Further investigation into transport times without the prerequisite rounds of manual compressions is warranted. It is important to note that time to arrival at the litter and time to initiation of transport to the ED were found to be significantly increased when LUCAS was used. It may be that the aforementioned alleviation of needing to halt transport for a round of compressions makes it easier to transport the patient, but may not have been offset by the other variables as stated above. To better determine the full effects on critical transport events, further study will be required that can control for these variables. Whether either mode of chest compression delivery had a transport time difference that was of clinical significance is unclear.
The use of the LUCAS may contribute to improved safety. The most obvious example of this is that crew members were able to sit safely seat belted during transport when LUCAS compressions were being done, but had to stand in the moving ambulance while doing manual CPR. In addition, crews had time to perform other tasks during transport with LUCAS because their hands were not occupied with manual CPR. This extra time may allow providers the chance to complete such things as placing an advanced airway, starting additional intravenous lines, giving more timely medications, and contacting the receiving hospital to give a report. The crew members were able to perform these tasks in a calmer and less hurried manner with LUCAS compared to manual CPR, which might suggest that LUCAS allows for more time for crews to think clearly and perform optimally during patient care.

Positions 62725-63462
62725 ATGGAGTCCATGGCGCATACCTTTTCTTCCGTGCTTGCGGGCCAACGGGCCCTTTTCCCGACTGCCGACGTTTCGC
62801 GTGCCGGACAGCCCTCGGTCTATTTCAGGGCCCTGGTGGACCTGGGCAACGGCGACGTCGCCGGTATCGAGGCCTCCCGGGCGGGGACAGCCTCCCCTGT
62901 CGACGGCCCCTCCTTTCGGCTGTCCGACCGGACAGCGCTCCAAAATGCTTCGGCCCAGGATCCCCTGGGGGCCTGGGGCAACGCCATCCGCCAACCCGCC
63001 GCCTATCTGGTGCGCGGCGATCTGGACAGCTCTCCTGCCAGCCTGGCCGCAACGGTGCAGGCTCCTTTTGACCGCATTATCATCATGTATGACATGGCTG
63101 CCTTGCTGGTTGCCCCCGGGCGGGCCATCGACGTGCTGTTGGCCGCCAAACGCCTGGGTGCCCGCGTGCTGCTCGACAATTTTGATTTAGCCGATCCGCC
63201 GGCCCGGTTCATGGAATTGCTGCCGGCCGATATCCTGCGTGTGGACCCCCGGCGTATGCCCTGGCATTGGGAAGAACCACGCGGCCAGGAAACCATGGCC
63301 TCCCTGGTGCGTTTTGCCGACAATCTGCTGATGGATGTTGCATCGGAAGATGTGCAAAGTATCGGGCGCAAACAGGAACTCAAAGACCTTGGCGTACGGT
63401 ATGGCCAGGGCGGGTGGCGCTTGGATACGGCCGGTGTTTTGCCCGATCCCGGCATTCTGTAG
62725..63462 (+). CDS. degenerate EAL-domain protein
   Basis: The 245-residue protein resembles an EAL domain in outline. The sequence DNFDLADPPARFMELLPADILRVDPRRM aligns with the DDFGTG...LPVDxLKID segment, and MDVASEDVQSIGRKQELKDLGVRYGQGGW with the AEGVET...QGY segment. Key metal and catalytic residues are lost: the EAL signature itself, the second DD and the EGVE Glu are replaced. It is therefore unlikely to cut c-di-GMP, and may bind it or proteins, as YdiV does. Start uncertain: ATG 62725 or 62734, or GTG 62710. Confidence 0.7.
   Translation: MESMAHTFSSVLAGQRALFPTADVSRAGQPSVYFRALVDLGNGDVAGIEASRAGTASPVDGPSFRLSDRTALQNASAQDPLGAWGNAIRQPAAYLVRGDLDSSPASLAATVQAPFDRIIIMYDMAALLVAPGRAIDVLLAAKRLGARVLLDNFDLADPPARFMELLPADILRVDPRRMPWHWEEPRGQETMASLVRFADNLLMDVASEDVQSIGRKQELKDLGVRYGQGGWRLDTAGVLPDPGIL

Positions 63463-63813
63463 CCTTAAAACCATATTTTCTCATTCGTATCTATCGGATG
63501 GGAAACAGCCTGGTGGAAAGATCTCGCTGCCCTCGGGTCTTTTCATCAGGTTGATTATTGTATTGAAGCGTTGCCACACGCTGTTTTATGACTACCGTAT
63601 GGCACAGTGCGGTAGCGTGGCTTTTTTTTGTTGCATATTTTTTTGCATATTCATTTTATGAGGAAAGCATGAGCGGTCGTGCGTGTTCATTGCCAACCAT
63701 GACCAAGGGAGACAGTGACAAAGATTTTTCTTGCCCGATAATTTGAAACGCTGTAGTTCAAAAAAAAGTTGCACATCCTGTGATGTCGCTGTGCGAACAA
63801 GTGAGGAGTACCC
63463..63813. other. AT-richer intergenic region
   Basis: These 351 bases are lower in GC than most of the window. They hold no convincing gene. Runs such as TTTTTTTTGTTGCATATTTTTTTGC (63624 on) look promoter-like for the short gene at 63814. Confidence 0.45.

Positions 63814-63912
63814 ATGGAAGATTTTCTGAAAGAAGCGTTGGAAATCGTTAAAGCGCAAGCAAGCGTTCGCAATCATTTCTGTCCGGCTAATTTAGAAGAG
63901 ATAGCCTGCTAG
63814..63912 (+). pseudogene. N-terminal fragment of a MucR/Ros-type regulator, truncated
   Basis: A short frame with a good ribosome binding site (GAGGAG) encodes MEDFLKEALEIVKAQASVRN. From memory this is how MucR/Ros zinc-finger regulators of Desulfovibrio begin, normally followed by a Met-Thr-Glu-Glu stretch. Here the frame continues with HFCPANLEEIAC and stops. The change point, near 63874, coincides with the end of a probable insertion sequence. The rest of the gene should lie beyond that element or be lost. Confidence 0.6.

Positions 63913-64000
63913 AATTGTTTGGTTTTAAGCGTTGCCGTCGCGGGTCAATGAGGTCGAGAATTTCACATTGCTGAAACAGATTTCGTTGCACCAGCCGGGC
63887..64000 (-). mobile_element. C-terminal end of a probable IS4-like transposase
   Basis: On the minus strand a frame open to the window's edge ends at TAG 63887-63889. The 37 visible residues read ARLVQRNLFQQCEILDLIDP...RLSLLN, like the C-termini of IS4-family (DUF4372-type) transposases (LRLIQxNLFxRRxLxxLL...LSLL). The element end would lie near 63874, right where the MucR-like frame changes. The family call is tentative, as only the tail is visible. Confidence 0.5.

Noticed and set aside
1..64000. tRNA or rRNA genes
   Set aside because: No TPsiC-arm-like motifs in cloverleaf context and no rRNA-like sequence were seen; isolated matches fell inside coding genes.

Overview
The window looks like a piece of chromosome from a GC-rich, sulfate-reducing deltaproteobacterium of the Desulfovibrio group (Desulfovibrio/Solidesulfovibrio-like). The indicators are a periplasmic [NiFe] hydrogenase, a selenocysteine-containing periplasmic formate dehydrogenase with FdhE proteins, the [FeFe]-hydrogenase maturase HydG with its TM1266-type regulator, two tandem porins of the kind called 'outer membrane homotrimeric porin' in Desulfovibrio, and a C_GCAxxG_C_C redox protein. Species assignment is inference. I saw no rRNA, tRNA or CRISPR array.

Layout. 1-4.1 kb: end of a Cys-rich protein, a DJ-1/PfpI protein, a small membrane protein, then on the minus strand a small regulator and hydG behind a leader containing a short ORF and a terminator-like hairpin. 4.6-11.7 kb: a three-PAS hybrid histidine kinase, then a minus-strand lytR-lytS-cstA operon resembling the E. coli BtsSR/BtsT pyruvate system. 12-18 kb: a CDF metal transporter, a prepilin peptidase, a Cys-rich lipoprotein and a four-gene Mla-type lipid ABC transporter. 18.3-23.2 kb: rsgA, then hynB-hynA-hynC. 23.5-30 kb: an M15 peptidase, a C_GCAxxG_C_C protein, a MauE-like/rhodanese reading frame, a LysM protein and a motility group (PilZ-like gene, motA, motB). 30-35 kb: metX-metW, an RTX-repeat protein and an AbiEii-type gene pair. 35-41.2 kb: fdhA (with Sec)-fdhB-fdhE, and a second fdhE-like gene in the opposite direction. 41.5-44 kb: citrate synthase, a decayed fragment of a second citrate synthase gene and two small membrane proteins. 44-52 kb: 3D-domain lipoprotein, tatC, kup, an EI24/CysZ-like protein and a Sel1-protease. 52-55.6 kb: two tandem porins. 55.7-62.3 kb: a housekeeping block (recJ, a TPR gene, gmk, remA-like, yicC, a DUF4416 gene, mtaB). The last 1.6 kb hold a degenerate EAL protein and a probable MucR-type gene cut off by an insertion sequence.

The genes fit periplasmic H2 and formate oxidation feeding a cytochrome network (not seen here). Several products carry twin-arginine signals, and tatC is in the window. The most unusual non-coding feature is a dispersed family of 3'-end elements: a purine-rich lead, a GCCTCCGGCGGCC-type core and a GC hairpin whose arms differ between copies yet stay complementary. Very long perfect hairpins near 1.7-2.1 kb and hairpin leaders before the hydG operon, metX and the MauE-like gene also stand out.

There were several limitations to this study. First, due to time, resource, and financial constraints this study included a single EMT/paramedic team in the cardiac arrest response. While the use of LUCAS allowed for better CPR characteristics and increased opportunity for ACLS milestones, most real-world cardiac arrest responses will include either fire support or at least one other EMS team. Thus, it cannot be determined from this study that the increased ability of crews to complete ACLS milestones would be due solely to LUCAS in a real arrest response, as there would be more personnel available to perform compressions and would allow the EMS team to focus on activities not related to compression performance.
Most participants in the study had not received any training or practice on LUCAS prior to that given in the study. This inexperience may have led to uncertainty and hesitancy when using the LUCAS under pressure in the study scenario, which may have led to falsely increased overall scenario times due to the hesitancy and not to deployment of LUCAS itself. The skin of the mannequin did not consistently allow for realistic contact of the plunger of the LUCAS device, which led to some slippage of the device off of the midsternal region in a few scenarios.